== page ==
Still, there are few that would argue that a cartridge designed to replicate the performance of .22 LR (from a short barrel) is a potent man-stopper. With good shot placement it can work, but it is far from a good choice if there is any reasonable option. These days .25 Auto pistols are generally purchased as a curiosity, or in the case of the cheap cast-alloy guns, by people that simply cannot afford something better.
Today the role formerly filled by micro-pistols chambered in .25 ACP is most often filled by tiny single-action revolvers offered by North American Arms, mostly in .22 LR or .22 Magnum; they’re the gun you carry when you can’t carry a gun, or as a backup or even as a backup to a backup. Testing has not shown these to be notably more effective, and while they are more available than quality .25 Automatic pistols they are more difficult to shoot well or rapidly.
OK, So How Bad Is It?
It depends on your perspective. As a defensive round? Pretty bad. Compared to .22 LR out of similar guns? There’s not much to choose between them. For an objective standard we’ll turn to gel tests, which were conducted firing through four layers of denim into Clear Ballistics gel. Most loads were not chronographed as the batteries were run down and it needed recharging (oops.)
Fiocchi 50 gr. FMC-RN– 10-1/2″ of penetration. Bullet tumbled and wound up base-first.
Sellior & Bellot 50gr. FMC-RN– 11″ of penetration, Bullet tumbled and wound up base-first.
Fair to say that if more shots were tested these two rounds would likely come out about even in penetration.
There are a number of 35gr hollow-point loads also on the market, and I have seen this test performed with them. They tend not to expand and penetrate slightly less. There was a load I tested in the mouse-gun test that did better- a 58gr. hard-cast flat point over 1.1gr. of Red Dot with a CCI 300 small pistol primer. The gave a velocity of 646 fps., 54 ft./lbs of energy and 12-1/2″ of penetration. This load also tumbled and ended base-first. Yes, I actually re-load .25 ACP. I would also like to note that the power of this round could be increased and remain within safe limits.
These results pretty much mimic .22 LR from the tiny NAA revolvers, and aren’t significantly worse than .22 Magnum from these guns.
Gel does not tell the whole story, of course; there are accounts for all of these tiny calibers being deflected by a skull or ribs, or even deflected around the rib-cage while remaining under the skin. There have been cases of spectacular failures of these rounds, and cases where someone took a single hit and dropped like a pole-axed steer. At this power level odd things happen, and bullet performance can be whimsical. Shot placement, of course, is always crucial, and with small, low-powered rounds it is even more so.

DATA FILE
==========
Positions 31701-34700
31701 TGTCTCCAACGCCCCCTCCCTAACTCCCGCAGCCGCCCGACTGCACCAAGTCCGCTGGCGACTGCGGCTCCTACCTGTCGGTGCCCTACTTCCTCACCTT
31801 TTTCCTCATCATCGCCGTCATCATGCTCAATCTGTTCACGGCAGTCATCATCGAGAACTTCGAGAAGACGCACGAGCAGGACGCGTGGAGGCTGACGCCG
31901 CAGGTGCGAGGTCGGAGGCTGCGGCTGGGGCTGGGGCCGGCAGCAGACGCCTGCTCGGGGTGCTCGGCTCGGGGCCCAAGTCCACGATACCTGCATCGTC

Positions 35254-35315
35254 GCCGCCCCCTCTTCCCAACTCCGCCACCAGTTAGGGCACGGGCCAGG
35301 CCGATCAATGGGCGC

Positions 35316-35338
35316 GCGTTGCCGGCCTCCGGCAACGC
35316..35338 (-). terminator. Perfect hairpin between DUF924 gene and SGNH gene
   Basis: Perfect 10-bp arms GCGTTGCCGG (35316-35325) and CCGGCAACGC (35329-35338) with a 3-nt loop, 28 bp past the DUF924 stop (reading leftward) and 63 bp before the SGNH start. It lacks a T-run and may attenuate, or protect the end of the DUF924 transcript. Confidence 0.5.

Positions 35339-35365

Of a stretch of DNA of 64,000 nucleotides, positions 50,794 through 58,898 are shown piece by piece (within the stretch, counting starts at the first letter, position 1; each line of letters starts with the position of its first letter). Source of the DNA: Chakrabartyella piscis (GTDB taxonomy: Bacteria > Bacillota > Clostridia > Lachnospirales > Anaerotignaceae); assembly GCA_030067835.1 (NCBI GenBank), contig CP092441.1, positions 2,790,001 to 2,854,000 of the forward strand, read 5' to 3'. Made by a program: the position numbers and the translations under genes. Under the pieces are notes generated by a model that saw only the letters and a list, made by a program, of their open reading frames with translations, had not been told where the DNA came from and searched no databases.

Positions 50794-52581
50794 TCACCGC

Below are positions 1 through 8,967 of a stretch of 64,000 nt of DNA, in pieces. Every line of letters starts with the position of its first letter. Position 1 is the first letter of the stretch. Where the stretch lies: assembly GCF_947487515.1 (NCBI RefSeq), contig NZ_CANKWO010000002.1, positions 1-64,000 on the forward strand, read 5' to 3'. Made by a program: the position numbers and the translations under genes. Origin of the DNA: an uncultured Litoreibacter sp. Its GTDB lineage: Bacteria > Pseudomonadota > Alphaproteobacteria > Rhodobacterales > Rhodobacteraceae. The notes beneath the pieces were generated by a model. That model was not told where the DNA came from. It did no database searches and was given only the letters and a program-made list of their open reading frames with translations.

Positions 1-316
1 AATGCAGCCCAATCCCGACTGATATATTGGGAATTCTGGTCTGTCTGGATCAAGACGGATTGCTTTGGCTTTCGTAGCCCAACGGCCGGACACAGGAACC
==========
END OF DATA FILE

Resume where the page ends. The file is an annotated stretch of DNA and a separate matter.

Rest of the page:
In the end it’s the same as any of these genuinely tiny guns; it’s better than harsh words, certainly, but it’s not a good choice if a better option is practical and available.
Is it Obsolete?
Again, it depends. Sometimes, for some people, circumstances dictate that a tiny gun may be their only option. They are also very easy and convenient to carry, so it’s more likely to be available if you need it. That there is still a market for tiny guns- NAA makes both their small revolvers and super-compact semi-autos, and people are buying them. I view these as the gun of last resort, to be used when conditions are such that a larger gun is simply not available. I tend to have my Seecamp LWS32 on my person at all times, simply because it’s so easy; it’s the gun I carry when I am not carrying a gun.
There is still a thriving business done in micro-guns, so it seems they do still have a mission. If you accept the mission, you accept the caliber. While high-quality modern .25s are a bit thin on the ground they are out there, as well as a plethora of older guns from the like of Colt, Beretta and FN, and inexpensive but functional guns are still abundant as well. Ammunition is still in production and widely available, and ammunition companies are still engaged in trying to develop more effective loads for them.
Another facet is in custom guns. During the last shortage of .22 LR some people had revolvers converted to fire .25 ACP as a re-loadable alternative to rimfire cartridges, and unsurprisingly it works quite well in that role.
So, while it is accurate to say that .25 ACP is in it’s twilight years, I don’t think we can really say that it’s obsolete. Whatever our opinion of the effectiveness of these guns, people keep buying them. Fair to say it won’t be vanishing into obscurity any time soon.
Michael Tinker Pearce, 25 August 2020